Conversely, the reinforcement of the State, of national culture, traditions and interests was the aim of conservatories, who based their own principles on the defence of such ideals as the Fatherland and the State. Not by chance all right-wing movements since the nineteenth-century have recalled key-concepts such as Nation, people, and Fatherland by attributing to them some sacred value and by highlighting the emotional feeling of participation in a closed enclave, coherent and made recognisable by the share of values and symbols. Terms like people and popular, nation and national or even social often recur in the acronyms of right-wing parties and movements, which attempt to obtain consensus by moving the lever of emotions. The feeling of belonging to the nation, patriotism, so glorified during the Italian “Risorgimento”, had its part of responsibility in the growth of aggressive feelings toward other countries. Nationalism revealed itself as a fertile ground for war.

The most surprising thing is that intellectuals, and among those sociologists, who had inherited that branch of positivistic philosophy aimed at studying society with scientific method, i.e. with a super partes and objective approach, supported the interventionist position in the face of war.

Karl Emil Maximilian Weber, or Max, born in Erfurt in 1864 and dead in Munich in 1920 stood out among these sociologists. Weber was on the one hand the father of modern sociology, as he claimed the need for sound objectivity and non-evaluation in sociological research (Gesammelte Aufsätze zur Wissenschaftslehre, published in 1904 and 1917 and collected in 1922), of studies on religion up to his fundamental Wirtschaft und Gesellschaft, published posthumous in 1922; on the other hand he was the intransigent nationalist, the firm assertor of the superiority of his country and its historical mission to preserve and develop civilisation against barbarisation.

By assuming a contradictory and sometimes even counterproductive attitude, Weber showed his faith in war as a catalyser of change and as a shocking event capable of waking the consciences from lethargy and pushing civilisation forth.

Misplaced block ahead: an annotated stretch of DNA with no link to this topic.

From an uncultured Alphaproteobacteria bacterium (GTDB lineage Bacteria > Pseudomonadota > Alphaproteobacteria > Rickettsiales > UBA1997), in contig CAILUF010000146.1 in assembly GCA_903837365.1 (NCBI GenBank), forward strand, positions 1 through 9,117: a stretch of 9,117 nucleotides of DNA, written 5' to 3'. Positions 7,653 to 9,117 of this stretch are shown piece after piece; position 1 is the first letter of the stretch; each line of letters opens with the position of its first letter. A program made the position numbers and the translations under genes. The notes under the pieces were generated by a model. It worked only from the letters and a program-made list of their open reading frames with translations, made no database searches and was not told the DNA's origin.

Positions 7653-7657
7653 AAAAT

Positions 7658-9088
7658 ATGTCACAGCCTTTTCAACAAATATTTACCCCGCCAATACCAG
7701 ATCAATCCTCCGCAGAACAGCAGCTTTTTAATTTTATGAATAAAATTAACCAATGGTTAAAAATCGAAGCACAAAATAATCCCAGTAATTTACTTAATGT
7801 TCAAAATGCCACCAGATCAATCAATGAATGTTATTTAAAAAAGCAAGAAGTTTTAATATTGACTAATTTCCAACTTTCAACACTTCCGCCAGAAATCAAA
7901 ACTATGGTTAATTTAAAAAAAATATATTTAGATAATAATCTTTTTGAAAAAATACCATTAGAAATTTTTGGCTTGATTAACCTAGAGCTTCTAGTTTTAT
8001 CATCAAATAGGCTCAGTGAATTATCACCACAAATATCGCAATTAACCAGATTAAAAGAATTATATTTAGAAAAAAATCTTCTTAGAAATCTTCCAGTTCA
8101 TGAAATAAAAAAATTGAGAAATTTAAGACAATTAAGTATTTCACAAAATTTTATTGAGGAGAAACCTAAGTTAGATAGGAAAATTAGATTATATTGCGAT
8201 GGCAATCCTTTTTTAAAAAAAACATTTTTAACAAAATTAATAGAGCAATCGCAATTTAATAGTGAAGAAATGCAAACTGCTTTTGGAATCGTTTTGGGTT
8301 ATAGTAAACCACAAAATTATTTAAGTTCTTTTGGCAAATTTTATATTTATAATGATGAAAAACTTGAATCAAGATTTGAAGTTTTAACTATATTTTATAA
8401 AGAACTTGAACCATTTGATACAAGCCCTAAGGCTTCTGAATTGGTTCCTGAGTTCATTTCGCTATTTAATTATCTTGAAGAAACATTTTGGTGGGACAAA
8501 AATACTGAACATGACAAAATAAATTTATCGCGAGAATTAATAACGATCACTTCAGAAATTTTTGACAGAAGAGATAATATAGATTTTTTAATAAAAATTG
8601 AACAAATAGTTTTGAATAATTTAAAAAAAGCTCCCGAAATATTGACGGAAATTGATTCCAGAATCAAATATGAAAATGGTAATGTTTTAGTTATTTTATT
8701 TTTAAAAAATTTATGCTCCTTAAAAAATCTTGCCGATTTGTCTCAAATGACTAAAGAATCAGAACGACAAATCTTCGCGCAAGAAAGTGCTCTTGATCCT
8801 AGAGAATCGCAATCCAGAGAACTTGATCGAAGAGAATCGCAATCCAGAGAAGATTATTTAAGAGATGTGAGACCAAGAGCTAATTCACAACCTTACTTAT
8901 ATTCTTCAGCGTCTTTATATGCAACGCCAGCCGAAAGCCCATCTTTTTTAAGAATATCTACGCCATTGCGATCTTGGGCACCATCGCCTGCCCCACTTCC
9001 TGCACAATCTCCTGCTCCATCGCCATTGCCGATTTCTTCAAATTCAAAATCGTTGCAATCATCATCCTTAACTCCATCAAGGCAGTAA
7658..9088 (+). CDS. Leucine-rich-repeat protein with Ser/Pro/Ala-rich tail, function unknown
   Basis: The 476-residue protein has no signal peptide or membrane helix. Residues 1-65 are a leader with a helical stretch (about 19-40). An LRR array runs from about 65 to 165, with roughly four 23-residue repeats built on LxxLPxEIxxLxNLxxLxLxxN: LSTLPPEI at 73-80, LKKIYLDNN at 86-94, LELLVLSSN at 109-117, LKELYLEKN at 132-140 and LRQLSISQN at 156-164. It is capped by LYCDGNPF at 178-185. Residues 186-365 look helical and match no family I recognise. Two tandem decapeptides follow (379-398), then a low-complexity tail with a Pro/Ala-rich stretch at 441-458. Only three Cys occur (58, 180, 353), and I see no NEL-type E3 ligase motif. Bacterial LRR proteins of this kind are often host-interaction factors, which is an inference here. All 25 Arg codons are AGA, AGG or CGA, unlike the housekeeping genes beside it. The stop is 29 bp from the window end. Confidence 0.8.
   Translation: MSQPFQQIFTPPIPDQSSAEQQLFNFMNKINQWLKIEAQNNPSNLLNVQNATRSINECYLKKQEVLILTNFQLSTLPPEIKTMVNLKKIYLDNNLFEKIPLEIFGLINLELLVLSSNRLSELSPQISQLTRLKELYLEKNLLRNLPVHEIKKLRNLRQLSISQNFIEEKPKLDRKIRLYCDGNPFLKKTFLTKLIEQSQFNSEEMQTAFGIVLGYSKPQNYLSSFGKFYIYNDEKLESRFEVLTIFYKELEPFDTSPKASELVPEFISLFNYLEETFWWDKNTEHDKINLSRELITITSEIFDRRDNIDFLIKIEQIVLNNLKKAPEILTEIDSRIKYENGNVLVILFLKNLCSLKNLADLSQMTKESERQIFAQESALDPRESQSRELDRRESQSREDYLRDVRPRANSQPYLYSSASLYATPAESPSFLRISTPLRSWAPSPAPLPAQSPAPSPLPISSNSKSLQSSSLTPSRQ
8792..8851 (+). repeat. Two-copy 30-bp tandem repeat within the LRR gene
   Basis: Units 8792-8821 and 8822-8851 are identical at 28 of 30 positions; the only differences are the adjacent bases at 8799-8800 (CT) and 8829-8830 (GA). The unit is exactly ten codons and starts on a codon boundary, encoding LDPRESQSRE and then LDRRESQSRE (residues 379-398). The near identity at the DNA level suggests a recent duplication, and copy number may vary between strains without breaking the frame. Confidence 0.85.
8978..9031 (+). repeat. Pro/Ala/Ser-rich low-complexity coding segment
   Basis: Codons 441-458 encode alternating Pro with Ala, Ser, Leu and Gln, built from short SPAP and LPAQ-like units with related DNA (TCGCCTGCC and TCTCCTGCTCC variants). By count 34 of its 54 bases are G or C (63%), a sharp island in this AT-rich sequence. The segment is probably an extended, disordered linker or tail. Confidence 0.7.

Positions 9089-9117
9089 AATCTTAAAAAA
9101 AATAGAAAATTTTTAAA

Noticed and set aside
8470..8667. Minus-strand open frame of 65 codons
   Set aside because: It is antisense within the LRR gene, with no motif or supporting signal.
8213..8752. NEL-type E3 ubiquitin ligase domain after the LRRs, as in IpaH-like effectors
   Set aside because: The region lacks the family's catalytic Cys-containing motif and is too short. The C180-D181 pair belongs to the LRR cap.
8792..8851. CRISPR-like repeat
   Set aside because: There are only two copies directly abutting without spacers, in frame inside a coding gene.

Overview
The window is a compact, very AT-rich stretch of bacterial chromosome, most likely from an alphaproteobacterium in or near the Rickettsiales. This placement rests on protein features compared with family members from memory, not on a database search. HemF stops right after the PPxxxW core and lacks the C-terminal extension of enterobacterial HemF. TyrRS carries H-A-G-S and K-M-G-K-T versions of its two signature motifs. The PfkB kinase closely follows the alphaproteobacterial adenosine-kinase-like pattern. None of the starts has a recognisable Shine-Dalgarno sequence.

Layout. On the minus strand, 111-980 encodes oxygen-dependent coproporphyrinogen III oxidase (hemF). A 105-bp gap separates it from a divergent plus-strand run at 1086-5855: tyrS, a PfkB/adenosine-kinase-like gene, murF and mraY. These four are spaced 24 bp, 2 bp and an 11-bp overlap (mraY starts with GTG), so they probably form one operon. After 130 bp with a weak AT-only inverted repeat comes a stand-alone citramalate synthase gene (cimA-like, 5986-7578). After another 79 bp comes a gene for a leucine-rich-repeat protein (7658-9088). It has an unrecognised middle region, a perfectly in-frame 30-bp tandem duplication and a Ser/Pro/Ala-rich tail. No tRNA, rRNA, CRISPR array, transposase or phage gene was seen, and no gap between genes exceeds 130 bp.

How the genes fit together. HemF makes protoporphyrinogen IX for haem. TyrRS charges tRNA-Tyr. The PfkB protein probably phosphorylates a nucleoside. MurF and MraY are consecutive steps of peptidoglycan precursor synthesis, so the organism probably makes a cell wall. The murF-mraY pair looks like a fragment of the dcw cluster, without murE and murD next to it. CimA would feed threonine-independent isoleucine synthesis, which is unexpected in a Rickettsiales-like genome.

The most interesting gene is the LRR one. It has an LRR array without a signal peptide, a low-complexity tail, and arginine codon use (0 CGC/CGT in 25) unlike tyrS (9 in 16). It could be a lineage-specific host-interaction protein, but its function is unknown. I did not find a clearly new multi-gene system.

Aldo Toscano, who devoted an important study to the sociologists of the Great War, wrote that since the very beginning Weber knew that sooner or later something terrible would happen and that Germany should then play its role in the world by facing the hostility of other countries. Nonetheless, Weber always remained faithful to the German cultural patriotism with sense of honour and devotion.

Therefore, the outbreak of the war found him prepared and enthusiastic. The words of his wife Marianne in his monumental biography of 1926 do not leave doubts behind: the scene is set in Weber’s house, where he is surrounded by friends and disciples on the 26 July 1914, the last Sunday before the war which would be declared two days later, on Tuesday 28. Marianne recounts that the guests asked for his opinion and waited with anxiety for his answer: he said that a war would allow young people to find the real connection with their own community by means of sacrifice.

Weber could not enlist, which made him bitter. His faith in Germany remained firm also in the face of serious familiar losses. In 1915 he wrote to his sister Lili, concerning his brother-in-law Hermann Schäfer, fallen at Tannenberg during one of the first combats, that this new war would be, despite its outcome – great and wonderful and above all expectations.